As you move throughout your life, you want to surround yourself with mentors and advisors who are able to provide support specific to the season you’re in currently.
This is true for growing and maintaining a relationship with your financial advisor, who you should trust to give you the best advice and guidance for your specific needs. You can ensure this by hiring a fiduciary.
What is a Fiduciary?
Financial fiduciaries are legally obligated to act in your best interest when helping you make decisions about your money. That’s the way it should be in the first place, right? You would think that all financial advisors would be obligated to do this. However, many advisors who are not fiduciaries will recommend products you don’t really need in order to profit.
Be warned: Not all financial advisors are fiduciaries, so make sure you know what you’re stepping into when you’re ready to talk about finances. The best thing to do? Simply ask which standard they adhere to!
A 2019 Financial Trust Report by Personal Capital found that one in five people didn’t know how their financial advisor is compensated.
“Not all advisors are required to put you first,” Jay Shah, president of Personal Capital, recently told U.S. News. “Only financial advisors who are fiduciaries are required to act in the best interests of their clients.”
We’ll break down three reasons why you need to have a fiduciary financial advisor in your corner — no matter your age.
1. A fiduciary will offer objective advice.
When making choices about your retirement savings, assets, investments, or anything else, a fiduciary will look objectively at your financial picture. This means they will use facts, logic, and data to back up their decisions.
An objective approach is important because it takes into account actual evidence rather than using personal judgment, history, or experience. You want to know that your financial plan is based on your best interests, not how much money your advisor will make.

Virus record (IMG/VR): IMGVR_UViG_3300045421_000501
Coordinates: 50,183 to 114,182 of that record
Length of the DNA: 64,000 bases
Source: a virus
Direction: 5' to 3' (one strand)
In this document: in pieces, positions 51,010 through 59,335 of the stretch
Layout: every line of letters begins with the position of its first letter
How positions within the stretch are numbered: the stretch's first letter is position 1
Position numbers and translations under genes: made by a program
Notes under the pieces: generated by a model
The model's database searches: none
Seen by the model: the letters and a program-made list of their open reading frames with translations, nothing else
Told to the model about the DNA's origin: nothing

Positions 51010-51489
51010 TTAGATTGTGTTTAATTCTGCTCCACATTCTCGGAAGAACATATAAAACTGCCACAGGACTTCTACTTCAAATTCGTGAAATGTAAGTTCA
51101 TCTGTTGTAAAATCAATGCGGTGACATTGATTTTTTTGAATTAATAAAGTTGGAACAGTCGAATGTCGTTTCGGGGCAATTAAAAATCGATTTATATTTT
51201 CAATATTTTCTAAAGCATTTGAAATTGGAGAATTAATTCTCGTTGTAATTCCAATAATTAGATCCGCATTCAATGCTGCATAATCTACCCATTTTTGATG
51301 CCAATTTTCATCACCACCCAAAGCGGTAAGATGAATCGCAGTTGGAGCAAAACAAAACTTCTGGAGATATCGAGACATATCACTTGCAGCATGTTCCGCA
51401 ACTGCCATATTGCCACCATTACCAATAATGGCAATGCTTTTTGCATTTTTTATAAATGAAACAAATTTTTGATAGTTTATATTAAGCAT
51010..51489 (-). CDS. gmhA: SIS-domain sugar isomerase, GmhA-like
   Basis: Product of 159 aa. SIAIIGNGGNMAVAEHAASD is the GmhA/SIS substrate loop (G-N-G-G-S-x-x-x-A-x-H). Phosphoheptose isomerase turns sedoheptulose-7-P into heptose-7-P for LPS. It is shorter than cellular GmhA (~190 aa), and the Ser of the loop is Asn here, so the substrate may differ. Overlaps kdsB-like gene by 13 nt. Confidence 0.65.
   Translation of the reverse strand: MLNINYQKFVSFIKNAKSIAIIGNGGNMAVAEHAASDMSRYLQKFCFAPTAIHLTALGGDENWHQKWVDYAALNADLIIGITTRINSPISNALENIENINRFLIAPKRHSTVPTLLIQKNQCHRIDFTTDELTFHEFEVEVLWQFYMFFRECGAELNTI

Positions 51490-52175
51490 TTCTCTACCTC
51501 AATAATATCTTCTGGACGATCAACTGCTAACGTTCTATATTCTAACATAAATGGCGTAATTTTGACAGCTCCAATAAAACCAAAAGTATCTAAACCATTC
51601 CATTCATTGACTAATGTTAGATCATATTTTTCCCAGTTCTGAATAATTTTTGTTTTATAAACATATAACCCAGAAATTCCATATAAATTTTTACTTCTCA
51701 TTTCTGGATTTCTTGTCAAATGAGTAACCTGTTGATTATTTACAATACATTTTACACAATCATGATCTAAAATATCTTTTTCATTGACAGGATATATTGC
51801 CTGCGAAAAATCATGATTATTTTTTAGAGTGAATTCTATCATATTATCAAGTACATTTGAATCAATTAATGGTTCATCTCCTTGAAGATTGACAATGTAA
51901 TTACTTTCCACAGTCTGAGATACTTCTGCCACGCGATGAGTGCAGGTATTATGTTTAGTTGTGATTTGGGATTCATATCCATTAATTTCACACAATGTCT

2. They must disclose conflicts of interest.
A conflict of interest is when someone is in a position to make a decision based on an ulterior motive. Fiduciaries are required to disclose and avoid conflicts of interest.
3. They can help you manage a variety of financial concerns.
Financial fiduciaries are there for you when it comes to any and all questions you may have about your money.
Whether it’s a one-and-done meeting or a long-term relationship, you can come to your fiduciary for things like:
- Fleshing out a plan for major money moves like paying for college, buying your first home, saving for retirement, or estate planning
- Taking a look at your unique financial situation and deciding your next big financial goal
- Working with you to carve out a plan for investing and optimizing your investments for taxes
- Helping you navigate emotionally and physically straining financial emergencies
- Explaining and helping you find the best mortgage and insurance policies
At the end of the day, wouldn’t you rather have someone who you know is on your side, in your lane with you? This is what truly makes fiduciaries stand out among financial advisors.
I wish we lived in a world where we didn’t have to worry about being taken advantage of. But if you make sure to work with a fiduciary, you can ask questions, talk through matters together, and know that your finances are in good hands.
Personal Capital compensates Tori Dunlap (“Author”) for providing the content contained in this blog post. Additionally, in a separate referral arrangement between Author and Personal Capital Corporation (“PCC”), Author is paid $70 and $150 for each person who uses Author’s webpage (www.HerFirst100k.com) to register with Personal Capital and links at least $100,000 in investable assets to Personal Capital’s Free Financial Dashboard. As a result of these arrangements, Author may financially benefit from referring potential clients to Personal Capital and/or be incentivized to present blog content that is favorable to PCC. No fees or other amounts will be charged to investors by Author or Personal Capital as a result of the Referral Arrangement. Investors that are referred to PCC and subsequently subscribe for investment advisory services provided by PCC’s affiliated adviser, Personal Capital Advisors Corporation (“PCAC”) will not pay increased management fees or other similar compensation to Author, PCC or PCAC as a result of this arrangement.